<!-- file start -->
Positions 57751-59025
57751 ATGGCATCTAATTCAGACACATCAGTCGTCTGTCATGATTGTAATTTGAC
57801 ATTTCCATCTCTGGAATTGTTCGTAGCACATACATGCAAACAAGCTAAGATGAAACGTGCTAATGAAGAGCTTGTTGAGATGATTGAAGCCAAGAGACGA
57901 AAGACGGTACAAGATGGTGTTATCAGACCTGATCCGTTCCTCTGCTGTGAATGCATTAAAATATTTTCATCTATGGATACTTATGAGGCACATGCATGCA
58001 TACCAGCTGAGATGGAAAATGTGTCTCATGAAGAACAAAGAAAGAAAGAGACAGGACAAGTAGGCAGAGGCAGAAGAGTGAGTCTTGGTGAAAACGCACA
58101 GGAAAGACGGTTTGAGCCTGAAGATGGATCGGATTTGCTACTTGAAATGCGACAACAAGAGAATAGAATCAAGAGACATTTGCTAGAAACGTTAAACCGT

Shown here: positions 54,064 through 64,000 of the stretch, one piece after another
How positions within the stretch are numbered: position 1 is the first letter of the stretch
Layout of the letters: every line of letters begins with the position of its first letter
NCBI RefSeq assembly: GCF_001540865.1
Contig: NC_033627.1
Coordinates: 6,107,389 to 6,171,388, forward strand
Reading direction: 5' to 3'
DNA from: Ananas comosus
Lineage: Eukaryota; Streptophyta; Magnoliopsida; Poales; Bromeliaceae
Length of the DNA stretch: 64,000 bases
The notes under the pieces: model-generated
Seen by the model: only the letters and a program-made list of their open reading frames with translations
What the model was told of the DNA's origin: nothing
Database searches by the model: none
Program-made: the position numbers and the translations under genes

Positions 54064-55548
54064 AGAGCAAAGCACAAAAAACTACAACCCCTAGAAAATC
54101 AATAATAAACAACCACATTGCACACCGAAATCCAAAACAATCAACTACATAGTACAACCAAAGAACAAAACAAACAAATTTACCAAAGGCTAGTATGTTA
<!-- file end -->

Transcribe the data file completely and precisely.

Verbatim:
Positions 57751-59025
57751 ATGGCATCTAATTCAGACACATCAGTCGTCTGTCATGATTGTAATTTGAC
57801 ATTTCCATCTCTGGAATTGTTCGTAGCACATACATGCAAACAAGCTAAGATGAAACGTGCTAATGAAGAGCTTGTTGAGATGATTGAAGCCAAGAGACGA
57901 AAGACGGTACAAGATGGTGTTATCAGACCTGATCCGTTCCTCTGCTGTGAATGCATTAAAATATTTTCATCTATGGATACTTATGAGGCACATGCATGCA
58001 TACCAGCTGAGATGGAAAATGTGTCTCATGAAGAACAAAGAAAGAAAGAGACAGGACAAGTAGGCAGAGGCAGAAGAGTGAGTCTTGGTGAAAACGCACA
58101 GGAAAGACGGTTTGAGCCTGAAGATGGATCGGATTTGCTACTTGAAATGCGACAACAAGAGAATAGAATCAAGAGACATTTGCTAGAAACGTTAAACCGT

Shown here: positions 54,064 through 64,000 of the stretch, one piece after another
How positions within the stretch are numbered: position 1 is the first letter of the stretch
Layout of the letters: every line of letters begins with the position of its first letter
NCBI RefSeq assembly: GCF_001540865.1
Contig: NC_033627.1
Coordinates: 6,107,389 to 6,171,388, forward strand
Reading direction: 5' to 3'
DNA from: Ananas comosus
Lineage: Eukaryota; Streptophyta; Magnoliopsida; Poales; Bromeliaceae
Length of the DNA stretch: 64,000 bases
The notes under the pieces: model-generated
Seen by the model: only the letters and a program-made list of their open reading frames with translations
What the model was told of the DNA's origin: nothing
Database searches by the model: none
Program-made: the position numbers and the translations under genes

Positions 54064-55548
54064 AGAGCAAAGCACAAAAAACTACAACCCCTAGAAAATC
54101 AATAATAAACAACCACATTGCACACCGAAATCCAAAACAATCAACTACATAGTACAACCAAAGAACAAAACAAACAAATTTACCAAAGGCTAGTATGTTA